The main issue the couple ran into was finding a contractor who was reliable and knew what to do for a historic home. Amanda works in historic preservation and wanted to make sure everything was done right.

They also documented the process on their blog, outstandishpreservation.weebly.com. While it was, in part, a resume item for both of them, they also hoped it would serve as inspiration for others interested in working on a historic property.

"(Rundown properties) is an issue we have here," Amanda said. "This is the same people we have in cities across the state and across the city. Jefferson City is finding something to do about that. That's really inspiring to people and cities outside of here who are going to see this transformation. In the next 10 years or so, they'll see what's happening and that will serve kind of as a role model for other people. So, documenting our story I think is so important."

Being worked on

The Parsons House, 105 Jackson St., was bought by Lake of the Ozarks resident Chris Stepnoski in November.

He could not be reached for comment but said previously he hoped to complete outside stabilization on the home by this spring and have the interior complete by spring 2022.

One of the crowning jewels of Capitol Avenue is Ivy Terrace, 500 E. Capitol Ave., which is now in the hands of sisters Wendy Gladbach and Debbie Sacilowski. They bought it just over a year ago.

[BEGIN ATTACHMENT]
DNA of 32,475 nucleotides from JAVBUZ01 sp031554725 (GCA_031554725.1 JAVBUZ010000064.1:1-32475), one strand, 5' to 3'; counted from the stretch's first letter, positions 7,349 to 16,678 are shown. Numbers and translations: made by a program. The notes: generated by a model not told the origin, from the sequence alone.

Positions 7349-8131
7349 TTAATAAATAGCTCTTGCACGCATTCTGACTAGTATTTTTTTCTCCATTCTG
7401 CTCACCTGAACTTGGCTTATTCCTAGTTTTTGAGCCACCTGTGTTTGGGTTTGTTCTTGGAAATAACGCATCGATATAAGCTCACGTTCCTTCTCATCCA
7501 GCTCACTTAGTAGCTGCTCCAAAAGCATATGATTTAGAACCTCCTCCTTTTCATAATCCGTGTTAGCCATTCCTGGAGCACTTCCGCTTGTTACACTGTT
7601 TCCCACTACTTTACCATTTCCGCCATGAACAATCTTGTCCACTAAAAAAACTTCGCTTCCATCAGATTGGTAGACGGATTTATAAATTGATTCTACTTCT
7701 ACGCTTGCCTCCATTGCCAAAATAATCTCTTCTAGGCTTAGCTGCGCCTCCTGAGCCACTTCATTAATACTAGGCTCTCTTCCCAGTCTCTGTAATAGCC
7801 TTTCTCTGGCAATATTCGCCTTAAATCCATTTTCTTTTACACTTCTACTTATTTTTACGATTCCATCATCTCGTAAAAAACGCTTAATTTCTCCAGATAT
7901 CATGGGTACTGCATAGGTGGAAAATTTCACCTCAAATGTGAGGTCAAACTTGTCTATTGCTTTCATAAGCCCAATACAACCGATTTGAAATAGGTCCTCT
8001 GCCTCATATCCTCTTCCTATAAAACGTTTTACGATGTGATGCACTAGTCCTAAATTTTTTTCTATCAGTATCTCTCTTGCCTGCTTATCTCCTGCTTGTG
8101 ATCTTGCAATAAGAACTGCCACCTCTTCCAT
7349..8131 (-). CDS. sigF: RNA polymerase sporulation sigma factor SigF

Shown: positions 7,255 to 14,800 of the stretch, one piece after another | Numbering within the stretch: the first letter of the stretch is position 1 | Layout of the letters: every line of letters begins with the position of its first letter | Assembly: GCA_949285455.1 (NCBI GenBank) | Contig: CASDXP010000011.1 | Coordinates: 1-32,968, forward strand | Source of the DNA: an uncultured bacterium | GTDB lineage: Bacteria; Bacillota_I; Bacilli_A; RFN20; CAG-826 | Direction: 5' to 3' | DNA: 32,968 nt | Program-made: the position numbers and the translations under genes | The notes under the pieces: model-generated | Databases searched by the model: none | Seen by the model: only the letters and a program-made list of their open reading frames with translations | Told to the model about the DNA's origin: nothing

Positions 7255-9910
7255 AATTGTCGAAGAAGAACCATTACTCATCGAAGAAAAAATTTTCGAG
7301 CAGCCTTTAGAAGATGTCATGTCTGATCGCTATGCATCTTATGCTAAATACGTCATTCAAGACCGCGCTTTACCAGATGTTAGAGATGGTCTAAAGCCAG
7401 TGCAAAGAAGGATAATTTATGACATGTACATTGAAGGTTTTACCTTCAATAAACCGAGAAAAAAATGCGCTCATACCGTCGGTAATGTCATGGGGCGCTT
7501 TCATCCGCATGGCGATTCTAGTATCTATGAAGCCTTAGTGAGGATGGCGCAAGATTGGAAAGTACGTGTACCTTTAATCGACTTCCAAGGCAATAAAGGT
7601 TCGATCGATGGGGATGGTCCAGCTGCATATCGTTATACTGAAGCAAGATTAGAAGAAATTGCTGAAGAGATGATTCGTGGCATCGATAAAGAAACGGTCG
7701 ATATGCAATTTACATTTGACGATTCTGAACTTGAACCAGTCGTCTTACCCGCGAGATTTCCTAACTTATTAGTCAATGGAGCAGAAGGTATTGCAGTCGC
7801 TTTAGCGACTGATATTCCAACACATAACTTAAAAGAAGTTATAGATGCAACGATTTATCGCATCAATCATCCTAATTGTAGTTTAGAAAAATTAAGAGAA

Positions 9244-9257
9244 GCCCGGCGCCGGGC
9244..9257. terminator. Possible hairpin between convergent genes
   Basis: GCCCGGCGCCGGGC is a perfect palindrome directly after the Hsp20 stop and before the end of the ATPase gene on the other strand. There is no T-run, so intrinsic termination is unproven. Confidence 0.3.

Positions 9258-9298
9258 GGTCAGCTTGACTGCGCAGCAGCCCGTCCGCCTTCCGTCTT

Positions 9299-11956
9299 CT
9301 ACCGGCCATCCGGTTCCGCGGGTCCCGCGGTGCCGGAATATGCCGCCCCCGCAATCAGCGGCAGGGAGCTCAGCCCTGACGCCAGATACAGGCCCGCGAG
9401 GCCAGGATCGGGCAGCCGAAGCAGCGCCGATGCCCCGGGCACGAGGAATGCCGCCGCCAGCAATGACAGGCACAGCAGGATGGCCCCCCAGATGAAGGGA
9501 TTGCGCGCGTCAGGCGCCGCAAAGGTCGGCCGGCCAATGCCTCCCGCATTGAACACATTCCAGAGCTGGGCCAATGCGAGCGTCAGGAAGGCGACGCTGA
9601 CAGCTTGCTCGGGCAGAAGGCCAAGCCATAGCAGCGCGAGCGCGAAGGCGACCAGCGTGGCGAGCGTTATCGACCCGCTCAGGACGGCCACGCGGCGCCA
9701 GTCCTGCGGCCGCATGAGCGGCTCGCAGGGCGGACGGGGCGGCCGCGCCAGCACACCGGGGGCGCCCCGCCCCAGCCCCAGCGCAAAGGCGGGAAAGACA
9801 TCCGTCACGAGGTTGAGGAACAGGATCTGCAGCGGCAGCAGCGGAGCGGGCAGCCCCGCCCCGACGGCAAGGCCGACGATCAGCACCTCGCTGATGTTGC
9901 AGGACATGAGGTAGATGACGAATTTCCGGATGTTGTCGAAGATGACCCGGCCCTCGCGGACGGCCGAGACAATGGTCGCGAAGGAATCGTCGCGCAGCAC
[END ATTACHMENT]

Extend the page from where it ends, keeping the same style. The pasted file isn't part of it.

Gladbach owns Ana Marie's Bridal Shop downtown but plans to move the business into the top floor of Ivy Terrace. The bottom floor will be a small event venue for everything from business meetings to baby showers or private weddings.

It had been something of a dream for Gladbach after she heard from several brides about wanting a small venue.

"If you've got 50 people coming to your wedding or you don't want to have a dance, maybe it's a smaller second marriage and you just don't want that many people, this is going to be a beautiful, classy place," she said.

When Ivy Terrace became available, the two thought it would be sold quickly. However, when it wasn't, they went in.

The family is doing all the work themselves.

Sacilowski has remodeled several homes over the years as a hobby and said she's focused on making sure it is structurally sound.

They've also delved into the history of the home and are doing everything they can to make it as historically accurate as possible.

This has included taking out walls, reworking light fixtures to fit the time period and even restoring one of the original bathtubs.

There are some things that won't be historically accurate, Sacilowski said, because they can't be with modern building standards, but they're trying to keep things as close as possible.